Through the above-described architecture the present invention can support a centralized or decentralized environment. This is useful because an organization may want to implement a single instance of system 10 and use an access control list to partition users. Alternatively, the organization may choose to deploy separate systems 10 for each of a number of groups and consolidate the results at a “master” level. Such a deployment can also achieve a “follow-the-sun” arrangement where geographically dispersed peer groups collaborate with each other by passing primary oversight responsibility to the group currently working standard business hours. Systems 10 can also be deployed in a corporate hierarchy where business divisions work separately and support a rollup to a centralized management function.
The exemplary network security system illustrated in
In one embodiment of the present invention, the network security system 10 also includes pattern recognition capabilities. In one embodiment, this is implemented on the manager 14 through a pattern discovery module 30, shown in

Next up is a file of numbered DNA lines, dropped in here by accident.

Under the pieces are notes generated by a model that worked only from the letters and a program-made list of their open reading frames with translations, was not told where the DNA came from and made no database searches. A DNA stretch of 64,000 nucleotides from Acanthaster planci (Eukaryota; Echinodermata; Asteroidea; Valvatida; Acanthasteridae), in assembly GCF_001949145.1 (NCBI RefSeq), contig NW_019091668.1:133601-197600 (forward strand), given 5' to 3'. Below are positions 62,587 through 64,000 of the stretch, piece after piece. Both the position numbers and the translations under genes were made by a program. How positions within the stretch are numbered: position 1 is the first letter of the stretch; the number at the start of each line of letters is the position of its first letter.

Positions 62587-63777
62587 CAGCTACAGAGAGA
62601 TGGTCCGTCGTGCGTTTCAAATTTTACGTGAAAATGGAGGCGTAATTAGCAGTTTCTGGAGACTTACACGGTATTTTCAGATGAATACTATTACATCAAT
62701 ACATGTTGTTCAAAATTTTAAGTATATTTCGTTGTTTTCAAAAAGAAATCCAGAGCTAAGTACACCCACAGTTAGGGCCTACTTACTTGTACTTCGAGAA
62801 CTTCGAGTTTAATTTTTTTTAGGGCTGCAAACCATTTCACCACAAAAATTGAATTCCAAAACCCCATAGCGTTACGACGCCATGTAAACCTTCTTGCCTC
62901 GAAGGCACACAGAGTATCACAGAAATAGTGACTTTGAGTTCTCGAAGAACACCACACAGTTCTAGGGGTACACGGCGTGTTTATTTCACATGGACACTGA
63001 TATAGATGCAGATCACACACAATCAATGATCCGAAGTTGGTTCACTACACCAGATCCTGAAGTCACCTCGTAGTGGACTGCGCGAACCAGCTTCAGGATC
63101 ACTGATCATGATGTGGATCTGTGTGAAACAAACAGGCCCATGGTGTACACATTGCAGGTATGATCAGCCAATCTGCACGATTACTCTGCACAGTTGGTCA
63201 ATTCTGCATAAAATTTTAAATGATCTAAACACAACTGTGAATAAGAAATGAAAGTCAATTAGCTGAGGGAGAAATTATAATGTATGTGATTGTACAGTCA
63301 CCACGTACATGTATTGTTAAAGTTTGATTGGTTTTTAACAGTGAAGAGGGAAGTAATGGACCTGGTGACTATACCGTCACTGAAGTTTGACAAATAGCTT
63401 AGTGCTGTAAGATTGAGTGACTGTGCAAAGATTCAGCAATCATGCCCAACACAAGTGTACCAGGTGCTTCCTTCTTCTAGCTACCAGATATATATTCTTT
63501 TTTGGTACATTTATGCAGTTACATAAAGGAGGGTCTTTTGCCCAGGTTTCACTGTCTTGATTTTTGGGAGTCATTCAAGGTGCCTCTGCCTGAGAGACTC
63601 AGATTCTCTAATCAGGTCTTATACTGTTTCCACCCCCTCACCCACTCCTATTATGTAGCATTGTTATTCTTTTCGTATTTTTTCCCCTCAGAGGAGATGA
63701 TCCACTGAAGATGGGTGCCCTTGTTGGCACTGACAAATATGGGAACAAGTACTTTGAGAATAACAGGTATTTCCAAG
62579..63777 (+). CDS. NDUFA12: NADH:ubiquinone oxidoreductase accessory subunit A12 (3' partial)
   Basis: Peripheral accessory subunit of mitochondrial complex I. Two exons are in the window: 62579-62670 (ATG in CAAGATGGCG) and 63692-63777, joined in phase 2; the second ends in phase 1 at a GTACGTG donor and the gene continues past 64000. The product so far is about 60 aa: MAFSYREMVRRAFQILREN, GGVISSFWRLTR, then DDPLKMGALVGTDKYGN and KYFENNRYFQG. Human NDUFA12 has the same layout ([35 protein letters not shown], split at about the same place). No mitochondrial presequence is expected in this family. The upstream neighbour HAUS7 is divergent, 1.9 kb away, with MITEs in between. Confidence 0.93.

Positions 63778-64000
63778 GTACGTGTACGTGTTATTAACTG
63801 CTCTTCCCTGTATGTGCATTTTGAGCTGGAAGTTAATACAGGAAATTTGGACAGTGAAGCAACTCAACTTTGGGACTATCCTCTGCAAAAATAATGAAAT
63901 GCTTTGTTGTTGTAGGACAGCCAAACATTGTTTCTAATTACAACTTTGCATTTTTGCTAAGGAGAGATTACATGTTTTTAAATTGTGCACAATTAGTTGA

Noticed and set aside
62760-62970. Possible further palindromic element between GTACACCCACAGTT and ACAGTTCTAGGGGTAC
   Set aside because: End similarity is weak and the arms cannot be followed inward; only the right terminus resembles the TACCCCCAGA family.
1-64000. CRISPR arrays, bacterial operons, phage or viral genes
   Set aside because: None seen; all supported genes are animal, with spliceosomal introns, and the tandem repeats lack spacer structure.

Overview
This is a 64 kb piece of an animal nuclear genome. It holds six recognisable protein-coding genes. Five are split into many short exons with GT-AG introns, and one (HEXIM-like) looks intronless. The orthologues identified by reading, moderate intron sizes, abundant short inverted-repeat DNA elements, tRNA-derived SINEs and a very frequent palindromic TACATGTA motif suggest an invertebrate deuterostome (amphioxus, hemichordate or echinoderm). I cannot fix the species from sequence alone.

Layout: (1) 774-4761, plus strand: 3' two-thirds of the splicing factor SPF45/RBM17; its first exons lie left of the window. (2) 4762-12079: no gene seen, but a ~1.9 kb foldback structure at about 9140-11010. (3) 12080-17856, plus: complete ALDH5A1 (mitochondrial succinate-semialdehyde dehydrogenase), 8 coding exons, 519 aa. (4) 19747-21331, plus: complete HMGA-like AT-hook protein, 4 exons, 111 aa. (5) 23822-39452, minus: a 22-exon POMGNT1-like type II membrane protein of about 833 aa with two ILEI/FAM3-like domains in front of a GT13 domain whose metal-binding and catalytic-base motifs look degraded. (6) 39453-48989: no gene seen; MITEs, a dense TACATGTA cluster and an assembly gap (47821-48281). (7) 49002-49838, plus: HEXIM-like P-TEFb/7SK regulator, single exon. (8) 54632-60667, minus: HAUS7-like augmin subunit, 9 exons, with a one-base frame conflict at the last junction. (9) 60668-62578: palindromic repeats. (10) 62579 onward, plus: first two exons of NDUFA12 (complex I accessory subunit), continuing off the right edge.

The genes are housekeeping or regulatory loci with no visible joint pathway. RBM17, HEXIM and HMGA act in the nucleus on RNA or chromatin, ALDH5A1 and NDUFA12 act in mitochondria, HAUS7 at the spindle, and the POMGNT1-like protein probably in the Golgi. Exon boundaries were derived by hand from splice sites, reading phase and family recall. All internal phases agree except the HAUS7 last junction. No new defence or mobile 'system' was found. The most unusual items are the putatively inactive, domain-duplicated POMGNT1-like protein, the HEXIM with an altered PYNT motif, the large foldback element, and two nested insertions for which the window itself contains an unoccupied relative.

In one embodiment, a user can initiate an event replay from the event database 20 using the console interface 16 by specifying a time period of previously stored security events to replay. Several embodiments for event replay are described in further detail in U.S. patent application Ser. No. 10/308,416 entitled “Method and Apparatus for Exercising and Debugging Correlations for Network Security System,” filed Dec. 2, 2002, which is hereby fully incorporated by reference.
In one embodiment, this replayed event stream is provided to the pattern discovery module. In another embodiment, the security events collected from the agents 12 are provided directly to the pattern discovery module 30, which takes a snapshot of the collected events from time to time. In one embodiment, the pattern discovery module 30 is configured to find—in other words discover, detect—patterns of interest in the event stream it is provided.